Queen Elizabeth honors key women in UK’s rapid vaccine drive

World

Sarah Gilbert, professor of vaccinology at Oxford’s Jenner Institute and Nuffield Department of Clinical Medicine, poses for a photo in Oxford, England, Friday June 11, 2021. Queen Elizabeth II has used her birthday honors list to celebrate those at the forefront of the U.K.’s rapid rollout of coronavirus vaccines over the past few months, which has been credited with turning around the country’s pandemic response. Two of the most high-profile women in the vaccination drive, Professor Sarah Gilbert of the University of Oxford, and venture capitalist Kate Bingham, the former head of the U.K. Vaccines Taskforce, have been recognized with damehoods in the list that was published late Friday. (Steve Parsons/PA via AP)

LONDON (AP) — Queen Elizabeth II has used her birthday honors list to celebrate those at the forefront of the U.K.’s rapid rollout of COVID-19 vaccines over the past few months, which has been credited with turning around the country’s pandemic response.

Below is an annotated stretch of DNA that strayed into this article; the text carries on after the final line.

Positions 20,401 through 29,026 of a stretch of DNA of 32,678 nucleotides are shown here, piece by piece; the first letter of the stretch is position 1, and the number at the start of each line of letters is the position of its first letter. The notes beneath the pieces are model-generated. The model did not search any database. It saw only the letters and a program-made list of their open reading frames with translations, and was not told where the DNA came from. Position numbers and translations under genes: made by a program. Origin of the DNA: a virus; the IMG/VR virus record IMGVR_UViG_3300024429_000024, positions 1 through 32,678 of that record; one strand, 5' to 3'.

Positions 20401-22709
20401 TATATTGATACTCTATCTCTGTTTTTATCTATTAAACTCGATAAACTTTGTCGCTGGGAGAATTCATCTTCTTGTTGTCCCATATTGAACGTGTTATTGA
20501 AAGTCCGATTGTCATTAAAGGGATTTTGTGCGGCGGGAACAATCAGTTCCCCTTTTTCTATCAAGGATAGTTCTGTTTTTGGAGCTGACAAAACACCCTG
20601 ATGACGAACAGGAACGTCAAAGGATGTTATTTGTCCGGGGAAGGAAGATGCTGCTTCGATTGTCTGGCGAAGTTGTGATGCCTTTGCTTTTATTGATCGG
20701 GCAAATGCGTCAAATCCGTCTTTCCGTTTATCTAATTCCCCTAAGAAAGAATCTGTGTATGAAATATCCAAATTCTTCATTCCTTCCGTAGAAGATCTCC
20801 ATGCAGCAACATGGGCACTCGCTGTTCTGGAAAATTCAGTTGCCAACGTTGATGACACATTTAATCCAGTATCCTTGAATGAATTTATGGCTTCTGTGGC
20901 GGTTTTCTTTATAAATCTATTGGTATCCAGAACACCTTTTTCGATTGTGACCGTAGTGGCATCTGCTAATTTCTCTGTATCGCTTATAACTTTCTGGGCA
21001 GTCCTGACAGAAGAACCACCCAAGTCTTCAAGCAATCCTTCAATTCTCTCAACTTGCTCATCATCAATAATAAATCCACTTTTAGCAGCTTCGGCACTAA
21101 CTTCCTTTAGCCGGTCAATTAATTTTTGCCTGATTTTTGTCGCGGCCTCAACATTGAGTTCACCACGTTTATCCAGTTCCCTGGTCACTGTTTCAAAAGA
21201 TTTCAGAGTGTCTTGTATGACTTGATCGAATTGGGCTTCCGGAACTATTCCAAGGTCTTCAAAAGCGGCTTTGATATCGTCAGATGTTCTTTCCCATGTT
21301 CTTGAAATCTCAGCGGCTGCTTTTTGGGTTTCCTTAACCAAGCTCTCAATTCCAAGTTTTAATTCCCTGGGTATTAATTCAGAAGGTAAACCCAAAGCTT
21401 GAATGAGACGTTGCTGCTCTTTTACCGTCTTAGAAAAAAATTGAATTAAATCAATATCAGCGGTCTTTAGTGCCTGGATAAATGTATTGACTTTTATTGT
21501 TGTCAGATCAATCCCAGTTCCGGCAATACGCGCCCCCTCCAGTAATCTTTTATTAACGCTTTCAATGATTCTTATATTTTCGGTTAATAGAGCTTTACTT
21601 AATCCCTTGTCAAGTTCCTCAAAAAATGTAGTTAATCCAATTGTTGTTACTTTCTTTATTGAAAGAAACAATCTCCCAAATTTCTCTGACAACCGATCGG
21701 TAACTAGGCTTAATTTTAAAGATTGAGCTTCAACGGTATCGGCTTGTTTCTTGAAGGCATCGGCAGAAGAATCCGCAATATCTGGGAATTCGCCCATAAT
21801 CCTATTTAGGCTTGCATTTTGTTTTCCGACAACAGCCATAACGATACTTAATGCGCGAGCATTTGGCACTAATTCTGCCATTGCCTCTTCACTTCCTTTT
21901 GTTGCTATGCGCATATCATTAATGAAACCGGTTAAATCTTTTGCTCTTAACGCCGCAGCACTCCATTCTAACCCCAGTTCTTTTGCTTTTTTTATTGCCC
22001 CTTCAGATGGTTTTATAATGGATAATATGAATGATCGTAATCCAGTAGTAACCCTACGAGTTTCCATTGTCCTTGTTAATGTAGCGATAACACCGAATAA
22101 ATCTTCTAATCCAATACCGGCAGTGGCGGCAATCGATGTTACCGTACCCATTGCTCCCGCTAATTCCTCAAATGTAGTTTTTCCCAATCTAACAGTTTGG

Two of the most high-profile women in the vaccination drive, Professor Sarah Gilbert of the University of Oxford, and venture capitalist Kate Bingham, the former head of the U.K. Vaccines Taskforce, have been recognized with damehoods in the list published late Friday.

Gilbert was instrumental in the development of the vaccine being manufactured by pharmaceutical company AstraZeneca, while Bingham has been widely lauded for the country’s successful vaccine procurement program.

Though the U.K. has seen Europe’s highest virus-related death toll, with nearly 128,000 people having lost their lives, the vaccination program has been deemed as one of the world’s speediest and most coherent rollouts.

In December, a 90-year-old British grandmother became the first person in the world to be given the Pfizer vaccine outside of a trial. Since then, around 61% of the U.K. population has received at least one dose of vaccine, while about 43% has had two. The rollout, which has primarily been based on age, was earlier this week extended to 25- to 29-year-olds.